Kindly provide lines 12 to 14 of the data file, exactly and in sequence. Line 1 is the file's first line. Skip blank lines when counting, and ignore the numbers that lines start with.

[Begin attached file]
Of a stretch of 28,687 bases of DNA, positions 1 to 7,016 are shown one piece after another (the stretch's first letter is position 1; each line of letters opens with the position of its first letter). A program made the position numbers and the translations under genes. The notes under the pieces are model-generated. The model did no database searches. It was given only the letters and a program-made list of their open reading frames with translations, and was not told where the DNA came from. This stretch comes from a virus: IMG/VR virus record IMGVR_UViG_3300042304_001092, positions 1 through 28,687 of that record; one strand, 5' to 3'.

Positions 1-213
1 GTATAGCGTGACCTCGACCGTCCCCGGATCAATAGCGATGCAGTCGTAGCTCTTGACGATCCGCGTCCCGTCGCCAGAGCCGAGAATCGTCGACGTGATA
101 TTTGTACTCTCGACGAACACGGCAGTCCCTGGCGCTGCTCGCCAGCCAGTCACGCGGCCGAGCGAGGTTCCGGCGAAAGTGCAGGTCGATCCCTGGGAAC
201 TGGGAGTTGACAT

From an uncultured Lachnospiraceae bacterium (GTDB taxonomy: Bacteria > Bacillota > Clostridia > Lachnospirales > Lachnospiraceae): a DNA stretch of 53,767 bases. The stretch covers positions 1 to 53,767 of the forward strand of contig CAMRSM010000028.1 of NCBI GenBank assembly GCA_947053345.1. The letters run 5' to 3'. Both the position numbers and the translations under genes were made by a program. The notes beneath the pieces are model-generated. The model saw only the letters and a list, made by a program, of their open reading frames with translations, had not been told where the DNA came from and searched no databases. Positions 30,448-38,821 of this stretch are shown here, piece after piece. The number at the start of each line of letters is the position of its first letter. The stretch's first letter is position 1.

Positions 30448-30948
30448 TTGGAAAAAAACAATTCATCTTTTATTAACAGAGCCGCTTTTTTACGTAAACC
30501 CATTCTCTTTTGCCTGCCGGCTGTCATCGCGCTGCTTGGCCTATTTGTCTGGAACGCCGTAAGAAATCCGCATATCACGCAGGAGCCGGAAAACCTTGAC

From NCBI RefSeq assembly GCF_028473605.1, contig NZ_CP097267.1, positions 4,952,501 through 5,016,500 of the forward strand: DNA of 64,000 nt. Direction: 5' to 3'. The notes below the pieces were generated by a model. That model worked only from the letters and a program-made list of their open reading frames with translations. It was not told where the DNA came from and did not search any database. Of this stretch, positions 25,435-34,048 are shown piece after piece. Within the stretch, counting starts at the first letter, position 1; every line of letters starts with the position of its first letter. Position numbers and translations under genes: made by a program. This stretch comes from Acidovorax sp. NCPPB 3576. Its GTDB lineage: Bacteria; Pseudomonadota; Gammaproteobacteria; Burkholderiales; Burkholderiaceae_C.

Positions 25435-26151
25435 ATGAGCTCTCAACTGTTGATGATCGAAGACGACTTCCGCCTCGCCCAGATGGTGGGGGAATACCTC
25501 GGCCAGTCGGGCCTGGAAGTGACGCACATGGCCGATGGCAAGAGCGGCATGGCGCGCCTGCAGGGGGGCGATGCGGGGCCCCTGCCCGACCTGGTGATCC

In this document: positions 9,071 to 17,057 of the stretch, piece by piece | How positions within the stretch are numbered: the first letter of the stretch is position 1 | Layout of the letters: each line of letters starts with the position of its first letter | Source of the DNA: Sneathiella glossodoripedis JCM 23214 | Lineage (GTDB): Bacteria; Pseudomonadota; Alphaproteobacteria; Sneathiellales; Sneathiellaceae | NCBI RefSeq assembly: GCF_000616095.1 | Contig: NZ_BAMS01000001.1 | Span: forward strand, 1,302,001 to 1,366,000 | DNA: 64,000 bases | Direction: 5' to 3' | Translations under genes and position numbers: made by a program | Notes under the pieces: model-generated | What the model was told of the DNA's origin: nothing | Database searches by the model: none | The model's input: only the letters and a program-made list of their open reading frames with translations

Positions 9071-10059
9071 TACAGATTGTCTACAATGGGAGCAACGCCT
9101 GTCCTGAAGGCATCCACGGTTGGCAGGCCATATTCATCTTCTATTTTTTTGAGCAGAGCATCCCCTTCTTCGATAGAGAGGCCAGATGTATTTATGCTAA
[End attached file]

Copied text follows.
25435 ATGAGCTCTCAACTGTTGATGATCGAAGACGACTTCCGCCTCGCCCAGATGGTGGGGGAATACCTC
25501 GGCCAGTCGGGCCTGGAAGTGACGCACATGGCCGATGGCAAGAGCGGCATGGCGCGCCTGCAGGGGGGCGATGCGGGGCCCCTGCCCGACCTGGTGATCC

In this document: positions 9,071 to 17,057 of the stretch, piece by piece | How positions within the stretch are numbered: the first letter of the stretch is position 1 | Layout of the letters: each line of letters starts with the position of its first letter | Source of the DNA: Sneathiella glossodoripedis JCM 23214 | Lineage (GTDB): Bacteria; Pseudomonadota; Alphaproteobacteria; Sneathiellales; Sneathiellaceae | NCBI RefSeq assembly: GCF_000616095.1 | Contig: NZ_BAMS01000001.1 | Span: forward strand, 1,302,001 to 1,366,000 | DNA: 64,000 bases | Direction: 5' to 3' | Translations under genes and position numbers: made by a program | Notes under the pieces: model-generated | What the model was told of the DNA's origin: nothing | Database searches by the model: none | The model's input: only the letters and a program-made list of their open reading frames with translations